When I first made that realization (while listening to one of Dr. Shefali Tsabary’s presentations), I panicked. In fact, I cried. This is the time when our children build their internal messages—when they build their sense of self as separate from us, as well as when they build their emotional and relationship foundations. This is when they develop their friendships and their sense of self-love. Our parental voice becomes internalized as their own. This voice will guide their decisions, relationships, friendships, and work habits for years to come. No pressure, right?
For me, the hardest part of parenting has been re-living and re-visiting my childhood “issues,” the ones I thought were behind me. I didn’t think “those” experiences had an effect on me any longer because I was “older” and done with them. Well, as it turns out, not so much.
You Will Be Triggered
Something your child says or does—or how they say it—will trigger you. And when you are triggered, your response will be intense, and likely scary to you and your child. In fact, your response will likely not be commensurate with your child’s actual behavior.
When I made this connection—with Dr. Shefali’s help—and discovered that I was parenting from my own childhood wounds, I was taken aback. But I also realized that many of the times when my children asked me why I became so loud or angry, it was because I was responding to a pretty benign situation with a strong sense of hurt and disappointed that had to do with my own unresolved childhood demons.
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Working to make a child’s school experience transition successful, here are some tips to help ease anxieties and build success.
Drive by the school your child will be attending to familiarize them. Stop and play on the playground! This is a great way to build excitement as well as prepare them. They will have an pre-existing level of comfort that will build confidence for those first few days.
I also recommend lunch rehearsal. Pack their lunch and have them practice independently taking it out, opening their lunch containers, and even how to heat up, if needed. All schools have lunch aides to assist but creating opportunities for independence so your little one who may be to shy to ask for help yet or does not have to wait too long for that help.
Practice the school schedule! Yes, that means those summer lazy sleep in days (at least for my children) need to start getting their school sleep schedule back on rhythm. I can thank high school’s summer sport schedule for kick starting me and my high schooler with early morning wake ups, but now I have to shift my elementary kids back to earlier bedtimes and earlier wakes up times as well.
Books- setting the tone!
Books are great emotional tools that helps prepare for the upcoming transitions as well as the emotions with change.
For working on parent attachment and being able to successfully separate, I recommend:
Attachment & Separation
Kissing Hand by Audrey Penn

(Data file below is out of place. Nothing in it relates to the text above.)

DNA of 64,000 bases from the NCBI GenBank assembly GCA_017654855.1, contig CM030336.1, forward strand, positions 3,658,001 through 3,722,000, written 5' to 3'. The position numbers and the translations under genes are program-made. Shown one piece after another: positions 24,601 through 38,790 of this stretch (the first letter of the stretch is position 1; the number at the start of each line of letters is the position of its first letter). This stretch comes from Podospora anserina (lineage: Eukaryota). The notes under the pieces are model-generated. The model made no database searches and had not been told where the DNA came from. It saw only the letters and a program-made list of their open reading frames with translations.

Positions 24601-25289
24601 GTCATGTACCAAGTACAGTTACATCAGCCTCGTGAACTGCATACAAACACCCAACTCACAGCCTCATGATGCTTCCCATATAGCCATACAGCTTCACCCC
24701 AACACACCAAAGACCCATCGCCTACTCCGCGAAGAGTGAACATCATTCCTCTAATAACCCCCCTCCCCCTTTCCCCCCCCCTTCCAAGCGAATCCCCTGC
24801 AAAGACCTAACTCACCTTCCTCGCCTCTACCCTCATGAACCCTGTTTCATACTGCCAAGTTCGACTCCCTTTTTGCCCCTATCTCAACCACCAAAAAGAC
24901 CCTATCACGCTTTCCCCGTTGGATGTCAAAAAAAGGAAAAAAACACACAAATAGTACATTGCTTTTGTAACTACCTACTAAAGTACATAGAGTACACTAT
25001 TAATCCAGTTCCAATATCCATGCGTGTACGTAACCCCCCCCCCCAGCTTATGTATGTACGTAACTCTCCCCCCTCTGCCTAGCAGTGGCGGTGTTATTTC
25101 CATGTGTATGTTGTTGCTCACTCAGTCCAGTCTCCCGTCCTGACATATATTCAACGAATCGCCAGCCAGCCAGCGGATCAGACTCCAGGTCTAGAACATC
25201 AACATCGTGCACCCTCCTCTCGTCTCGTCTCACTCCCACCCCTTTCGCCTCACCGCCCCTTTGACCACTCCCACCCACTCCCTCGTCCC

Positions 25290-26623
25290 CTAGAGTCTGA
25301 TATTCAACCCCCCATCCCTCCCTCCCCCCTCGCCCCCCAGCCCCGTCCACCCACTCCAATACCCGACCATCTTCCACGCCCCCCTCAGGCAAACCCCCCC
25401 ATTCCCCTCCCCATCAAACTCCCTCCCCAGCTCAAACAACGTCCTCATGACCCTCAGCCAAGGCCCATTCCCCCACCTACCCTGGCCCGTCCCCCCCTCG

This book establishes a loving gesture that helps an child detach successfully. This is an easy quick routine to add to your morning send off!
Leap Back Home to Me by Lauren Thompson
This book highlights all different adventures while the parent will be there at home waiting for the child. The message of independence with comfort of a waiting parent will help the kindergarten be ready to “leap” to school!
The Invisible String By Patrice Karst
This book is a fantastic metaphor of how love connects us even when we are not together. I like to pair this book with a small physical transitional object like a ring, necklace, string bracelet etc…
I Love You All Day Long by by Francesca Rusackas
Another simple book that reassures a child of their parents’ love which helps with separation.
Here are books that will help set the tone and ease anxieties. When we know what to expect, the unknown becomes less scary!
- Kindergarten Rocks! By Kate Davis
- First Day Jitters by Julie Danneber
- Wemberly Worried by Kevin Henkes
- Off to Kindergarten by Tony Johnston
- Miss Bindergarten Gets Ready for Kindergarten by Joseph Slate
- The Night Before Kindergarten. by Natasha Wing
- First Day of School by Mercer Mayer
Managing Your Own Anxiety!
Last but not least, how we, as parents, feel! I know I struggled when my babies went to kindergarten. I still remember happily waving goodbye to my kids oozing confidence for them to absorb. Then, after the school bell rang with all the school children tucked behind the doors as parents shuffled to their cars, I balled crying. I share my story as an example of how it is important to set the tone for our children. If we show anxiety and showing uncertainty, our children will read this and increase their anxieties. So, as Dr. Liz’s says, “Fake it, Until You Make It”. Of course, it is ok for both to be nervous, but this is the time for you to be their rock. And if anyone wants to cry together, I will be balling as I send my oldest to his first day of high school, we can meet up after that bell!
Happy First Day of School!
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Not so long ago, a friend asked me whether I plan to send my youngest child, my third, to kindergarten on time, or if I would be choosing to hold her back. The question didn’t surprise me. “Redshirting,” or delaying entrance to kindergarten by a year, is not uncommon where I live, and my daughter would be making the cutoff in our district by a scant five days. That made it likely she’d be the very youngest in her grade, something I’ve come to see could actually be a positive thing academically.But the timing of my friend’s inquiry did throw me a bit: My daughter was just 2 ½ years old. Surely that should have bought us some time to decide whether she’ll be ready at almost-5 for kindergarten.